I’ve written before, here, there, somewhere, about trying to revisit the narrative of my past to remember more of the good times, even if they didn’t happen. In other words, to spin those days of lore as better than I ever thought they were. Because if I was always happy, then I’d have no reason to be unhappy now, which I don’t. It’s all about how you think about your life. And whether you think life is worth it. And whether you’re proud of who you are. And whether you can or do recall, at any moment, a memory that will make you smile.

I grew up in New York City. It was diverse in my neighborhood then. Not just black and white, but various denominations of Hispanic: Cuban, Dominican, Puerto Rican (not so many Mexicans). And Chinese, and Japanese. Also Catholic and Protestant and Jewish and Muslim and Atheist.

And the weather was great then. That’s how I remember it, a spring or fall day every day. I remember the distinctive smell of those Tamarind looking things (except flat) that fell from the trees and you could shake them, like Maracas. Speaking of Maracas, shaved ice! And Sabrett hotdogs. And Pizza. The Pizza was so good. Get it with extra cheese if you ever go back in time.

I remember how wonderfully dirty it was in the subways and on the streets. There was dog shit everywhere.This was before pooper scooper laws. The law was that you were supposed to “curb your dog,” which meant to let it shit in the street, where the street cleaners, that never came anymore because the city was practically bankrupt, would clean it up. But people didn’t curb their dogs anyway. The police would never enforce something like that, or jaywalking, or hardly anything those days, they left you alone. There was one street, 29th, between 8th and 9th which had buildings only on one side. The other side bordered a small green space, but there was a fence in front of the grass, so you couldn’t take your dogs in there. The residents of the buildings would cross the street and let their dogs shit on the sidewalk. To watch kids traverse this particular street was like watching them play hopscotch. I don’t know why we ever went down that side of the street, but we did. I guess because it was so much fun.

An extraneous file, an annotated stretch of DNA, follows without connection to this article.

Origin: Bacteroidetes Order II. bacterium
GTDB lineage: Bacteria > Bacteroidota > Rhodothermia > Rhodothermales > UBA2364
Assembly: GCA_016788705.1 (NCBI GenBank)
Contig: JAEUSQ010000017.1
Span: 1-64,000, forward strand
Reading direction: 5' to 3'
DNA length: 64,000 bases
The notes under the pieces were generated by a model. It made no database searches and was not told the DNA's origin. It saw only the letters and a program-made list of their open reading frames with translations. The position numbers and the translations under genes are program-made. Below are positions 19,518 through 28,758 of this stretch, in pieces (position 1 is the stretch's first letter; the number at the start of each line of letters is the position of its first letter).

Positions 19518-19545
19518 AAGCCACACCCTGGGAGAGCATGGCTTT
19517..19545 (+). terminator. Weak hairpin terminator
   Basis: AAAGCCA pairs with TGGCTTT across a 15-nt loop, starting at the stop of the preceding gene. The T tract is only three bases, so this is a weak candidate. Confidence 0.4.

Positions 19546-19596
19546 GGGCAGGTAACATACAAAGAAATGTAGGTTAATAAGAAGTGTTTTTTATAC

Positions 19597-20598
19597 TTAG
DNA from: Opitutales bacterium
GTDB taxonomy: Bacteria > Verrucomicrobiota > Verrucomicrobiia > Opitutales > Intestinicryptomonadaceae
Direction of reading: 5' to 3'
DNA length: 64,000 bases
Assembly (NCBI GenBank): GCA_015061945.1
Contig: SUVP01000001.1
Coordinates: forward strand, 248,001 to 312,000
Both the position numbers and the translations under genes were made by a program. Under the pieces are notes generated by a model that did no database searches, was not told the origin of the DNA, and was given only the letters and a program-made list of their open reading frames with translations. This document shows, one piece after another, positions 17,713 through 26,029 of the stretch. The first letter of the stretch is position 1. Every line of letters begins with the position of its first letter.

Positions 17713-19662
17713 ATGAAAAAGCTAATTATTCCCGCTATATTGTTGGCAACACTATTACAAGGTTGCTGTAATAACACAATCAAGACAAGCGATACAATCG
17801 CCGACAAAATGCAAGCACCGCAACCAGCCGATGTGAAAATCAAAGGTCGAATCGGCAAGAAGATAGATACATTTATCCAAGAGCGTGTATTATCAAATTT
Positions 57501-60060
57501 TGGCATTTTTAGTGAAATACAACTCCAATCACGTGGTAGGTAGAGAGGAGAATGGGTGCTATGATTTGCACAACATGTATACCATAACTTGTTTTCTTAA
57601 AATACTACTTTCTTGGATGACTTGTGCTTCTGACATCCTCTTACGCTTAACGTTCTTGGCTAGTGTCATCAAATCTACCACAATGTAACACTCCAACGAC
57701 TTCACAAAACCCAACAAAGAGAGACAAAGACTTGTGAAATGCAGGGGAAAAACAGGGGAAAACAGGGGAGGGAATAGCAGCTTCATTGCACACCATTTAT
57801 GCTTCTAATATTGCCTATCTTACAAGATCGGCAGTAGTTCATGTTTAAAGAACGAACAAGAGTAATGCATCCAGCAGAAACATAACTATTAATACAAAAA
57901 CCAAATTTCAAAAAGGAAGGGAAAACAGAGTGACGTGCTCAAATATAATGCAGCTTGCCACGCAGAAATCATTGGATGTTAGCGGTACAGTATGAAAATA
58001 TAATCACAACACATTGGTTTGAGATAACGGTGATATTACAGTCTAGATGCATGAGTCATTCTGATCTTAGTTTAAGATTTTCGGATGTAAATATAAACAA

There’s this smell I remember, like it’s still in my nose. It is the smell of hot garbage piled up on the street near I.S.70, my jr. high school. Let me tell you what it smelled like. It smelled like home. And who wouldn’t want trains that were colorful and painted with Graffiti? When they solved that problem in NYC, they ruined my life. After that it was all downhill… well, just kidding. I’m still the happiest guy I know of. Seriously.

I never knew who painted the trains, but I knew guys in 9th grade who would tag everything with their own “handles” so to speak, the walls of the school, mailboxes, and the insides of train cars. Mace and Strider and Saki were some of their tags. Saki’s actual name was Sasaki, Brian Sasaki. He tagged the music room of our school with “Saki”, and the teacher asked us to rat him out.

“Was that Brian?”

“I don’t know.”

There was this rectangular blacktop playground near my apartment building. We played pickup softball there. There was no right field so we would play that if you hit to right field it was an out.

Second base was first base, so you had to run there first. Old ladies walking on the path out in (the) right field (that wasn’t) would yell at us, scared they would be hit, but those old ladies could run when they had to. Just kidding. I don’t ever remember almost hitting any old ladies. We also got yelled at for walking on the grass, making paths where there already should have been some. We built those paths, and now they are paved. Now adults walk on them too. Well, we’re adults. We helped design the cityscape, And I’m proud of that, even if we never got any credit.

Here’s a thought that makes me happy, water keys. There were faucets attached to the buildings but they required a certain kind of key to turn them on, so that only the building maintenance staff could use them. But you could buy a key, it was really just a tool, and we all had one. It made me so happy to have a water key in my pocket. You know what else made me happy? Drinking water when I was thirsty and not because I should stay hydrated.

Was it dangerous in New York City? Well, we grew up there, so no, we didn’t think so. I got mugged a few times, but you got mad and then went on with your life. We were feral. We were free. We kids would meet at the playgrounds, and play freeze tag, or tag no touching the sand, or we would wander around, climbing fences, taking the subway at all hours with our school train passes that were only supposed to be used to get to school and back, or we would jump the turnstiles, or when we had to, we would pop a token into the turnstile. I miss tokens. 

We would climb on top of elevators and have our friends operate the elevators from inside. We would go to the roof of our apartment building and survey our domain. We would head down past the warehouses on the west side, past the hookers that hung out there, and play on the elevated and abandoned (after a truck fell through it) west side highway and light firecrackers. We would go to central park and ride our skateboards, or play in a pickup softball game there on a real field. We would take the train out to Coney Island and “pay one price” for all of the rides and go to the Mets games day of, and get great seats.

This is what it was like to be a kid in NYC.